She Posts A Topless Selfie To Reveal The Victims Of HB2 That Supporters Did NOT Expect

She Posts A Topless Selfie To Reveal The Victims Of HB2 That Supporters Did NOT Expect

A 32-year old mother is making headlines for a topless selfie that she posted on Facebook. This may not be what you think, however. Christi Salcedo of Texas is a breast cancer survivor. After being diagnosed with Stage 3 invasive ductal carcinoma, she underwent a double mastectomy and also had her lymph nodes removed. She decided against having reconstructive surgery because

However, since recovering from cancer, Salcedo says that she began to notice people staring at her chest in public. This made her feel increasingly uncomfortable. In her post, Salcedo said, “I notice more eyes trying to figure me out,” she wrote. “At the grocery store, restaurants… Walmart was the worst. I want to scream, ‘YES! You are seeing it right! This is breast cancer… Please check yourself!’ But instead, I let my eyes meet theirs in an almost plea for a change in what has become our society.”

It's time I said this. Take a good hard look at my chest. Don't feel weird doing it. There is nothing sacred or sexual…

Posted by Christi Salcedo on Saturday, May 28, 2016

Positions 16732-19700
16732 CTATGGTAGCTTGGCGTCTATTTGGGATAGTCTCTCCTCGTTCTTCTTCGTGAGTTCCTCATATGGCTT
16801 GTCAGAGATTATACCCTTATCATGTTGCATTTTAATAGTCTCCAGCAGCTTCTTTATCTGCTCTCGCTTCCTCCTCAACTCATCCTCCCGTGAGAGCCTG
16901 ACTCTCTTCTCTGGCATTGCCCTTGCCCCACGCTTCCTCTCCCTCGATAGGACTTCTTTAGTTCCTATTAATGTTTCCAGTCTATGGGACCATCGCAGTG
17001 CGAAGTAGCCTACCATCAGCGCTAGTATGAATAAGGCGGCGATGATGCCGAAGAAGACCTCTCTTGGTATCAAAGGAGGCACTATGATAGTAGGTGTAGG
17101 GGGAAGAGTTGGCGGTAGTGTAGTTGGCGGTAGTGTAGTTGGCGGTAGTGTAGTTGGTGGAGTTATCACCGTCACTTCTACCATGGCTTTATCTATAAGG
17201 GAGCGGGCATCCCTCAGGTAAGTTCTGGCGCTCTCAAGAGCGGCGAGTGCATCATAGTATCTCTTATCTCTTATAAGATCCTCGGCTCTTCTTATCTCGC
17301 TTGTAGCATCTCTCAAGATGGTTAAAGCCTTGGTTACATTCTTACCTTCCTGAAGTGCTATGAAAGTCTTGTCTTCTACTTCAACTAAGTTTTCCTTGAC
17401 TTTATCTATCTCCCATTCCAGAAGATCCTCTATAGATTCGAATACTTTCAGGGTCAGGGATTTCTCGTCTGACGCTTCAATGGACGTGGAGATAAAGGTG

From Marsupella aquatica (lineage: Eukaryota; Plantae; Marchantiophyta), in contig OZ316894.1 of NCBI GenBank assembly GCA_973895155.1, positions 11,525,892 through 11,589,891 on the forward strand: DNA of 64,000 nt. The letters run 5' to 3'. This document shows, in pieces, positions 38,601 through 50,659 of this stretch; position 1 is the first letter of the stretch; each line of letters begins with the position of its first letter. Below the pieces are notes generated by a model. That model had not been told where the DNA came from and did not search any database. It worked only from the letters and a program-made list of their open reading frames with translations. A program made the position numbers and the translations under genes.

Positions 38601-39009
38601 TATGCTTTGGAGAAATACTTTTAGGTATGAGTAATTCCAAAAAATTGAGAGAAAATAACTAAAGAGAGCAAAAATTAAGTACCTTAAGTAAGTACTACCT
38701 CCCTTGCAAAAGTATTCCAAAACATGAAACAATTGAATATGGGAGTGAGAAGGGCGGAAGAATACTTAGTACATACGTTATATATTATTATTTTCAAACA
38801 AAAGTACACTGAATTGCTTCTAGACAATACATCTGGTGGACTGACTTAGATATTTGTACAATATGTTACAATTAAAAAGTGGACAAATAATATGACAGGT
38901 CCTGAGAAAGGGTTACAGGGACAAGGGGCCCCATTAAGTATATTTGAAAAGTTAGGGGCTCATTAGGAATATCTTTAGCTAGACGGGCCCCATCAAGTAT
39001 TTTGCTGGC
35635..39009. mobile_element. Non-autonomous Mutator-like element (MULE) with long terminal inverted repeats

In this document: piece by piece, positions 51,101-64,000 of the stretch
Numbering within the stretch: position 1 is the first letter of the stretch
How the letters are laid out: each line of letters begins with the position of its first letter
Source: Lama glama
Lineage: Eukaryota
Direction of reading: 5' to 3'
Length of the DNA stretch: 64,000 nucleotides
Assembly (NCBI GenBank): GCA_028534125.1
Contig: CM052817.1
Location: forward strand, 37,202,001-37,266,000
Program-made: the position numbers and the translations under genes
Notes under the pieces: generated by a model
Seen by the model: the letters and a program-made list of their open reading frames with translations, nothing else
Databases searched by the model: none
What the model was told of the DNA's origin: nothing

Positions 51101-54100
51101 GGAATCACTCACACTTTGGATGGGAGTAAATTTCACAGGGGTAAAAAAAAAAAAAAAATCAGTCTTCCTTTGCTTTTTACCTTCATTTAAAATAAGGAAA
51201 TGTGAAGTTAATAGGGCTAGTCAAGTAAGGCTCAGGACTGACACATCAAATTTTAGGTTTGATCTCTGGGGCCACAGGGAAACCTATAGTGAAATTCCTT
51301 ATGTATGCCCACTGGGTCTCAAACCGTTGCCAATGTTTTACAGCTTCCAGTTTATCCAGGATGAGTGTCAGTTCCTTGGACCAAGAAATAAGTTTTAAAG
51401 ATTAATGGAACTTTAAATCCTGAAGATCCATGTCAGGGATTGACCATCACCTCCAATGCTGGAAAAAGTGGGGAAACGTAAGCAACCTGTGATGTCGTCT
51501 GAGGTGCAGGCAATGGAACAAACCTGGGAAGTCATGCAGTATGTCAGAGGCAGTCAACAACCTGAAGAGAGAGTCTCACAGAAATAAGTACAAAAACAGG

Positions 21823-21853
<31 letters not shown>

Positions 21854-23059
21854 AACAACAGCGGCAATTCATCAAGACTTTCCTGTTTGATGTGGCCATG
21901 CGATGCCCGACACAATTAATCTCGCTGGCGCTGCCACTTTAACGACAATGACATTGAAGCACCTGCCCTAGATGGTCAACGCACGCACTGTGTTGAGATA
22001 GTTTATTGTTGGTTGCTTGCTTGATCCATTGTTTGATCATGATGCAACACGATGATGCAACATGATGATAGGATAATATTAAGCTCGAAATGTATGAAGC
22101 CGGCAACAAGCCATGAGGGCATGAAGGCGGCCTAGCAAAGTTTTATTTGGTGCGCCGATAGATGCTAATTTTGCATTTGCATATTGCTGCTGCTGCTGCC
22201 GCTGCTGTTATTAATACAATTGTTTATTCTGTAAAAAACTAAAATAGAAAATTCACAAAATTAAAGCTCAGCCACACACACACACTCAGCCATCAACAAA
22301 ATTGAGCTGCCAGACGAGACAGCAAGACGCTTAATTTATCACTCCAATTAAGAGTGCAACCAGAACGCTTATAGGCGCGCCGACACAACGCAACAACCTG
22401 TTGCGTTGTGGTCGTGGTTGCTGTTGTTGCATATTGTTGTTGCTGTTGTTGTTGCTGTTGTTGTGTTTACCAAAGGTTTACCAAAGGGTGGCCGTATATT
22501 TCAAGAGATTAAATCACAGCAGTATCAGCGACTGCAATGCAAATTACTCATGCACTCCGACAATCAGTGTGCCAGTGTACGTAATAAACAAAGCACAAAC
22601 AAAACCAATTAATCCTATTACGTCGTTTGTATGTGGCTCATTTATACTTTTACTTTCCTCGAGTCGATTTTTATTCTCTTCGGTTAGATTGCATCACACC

She says that this experience also made her consider that people may think that she is transgender because of her lack of breasts. This thought continued to preoccupy her as she watched the ongoing battle in North Carolina over House Bill 2. This Bill limits people to using only pubic toilets that correspond to the gender they were assigned at birth. Those who support the bill argue that it protects children from potential sexual harassment, while opponents point out the legislation’s blatant discrimination.

In her post, Salcedo argues that such a bill hurts transgender people as well as people like herself, whose bodies may look a little different. “The great bathroom debate of 2016 has hurt more than just the transgender community,” she says. She goes on to argue that HB2 also victimizes breast cancer survivors who may be denied access to the toilet that they wish to use because of confusion about their bodies. This unlikely argument has touched a wide spectrum of HB2 victims and further rallied opposition against the bill. Ultimately, “People just want to use the restroom,” says Salcedo.

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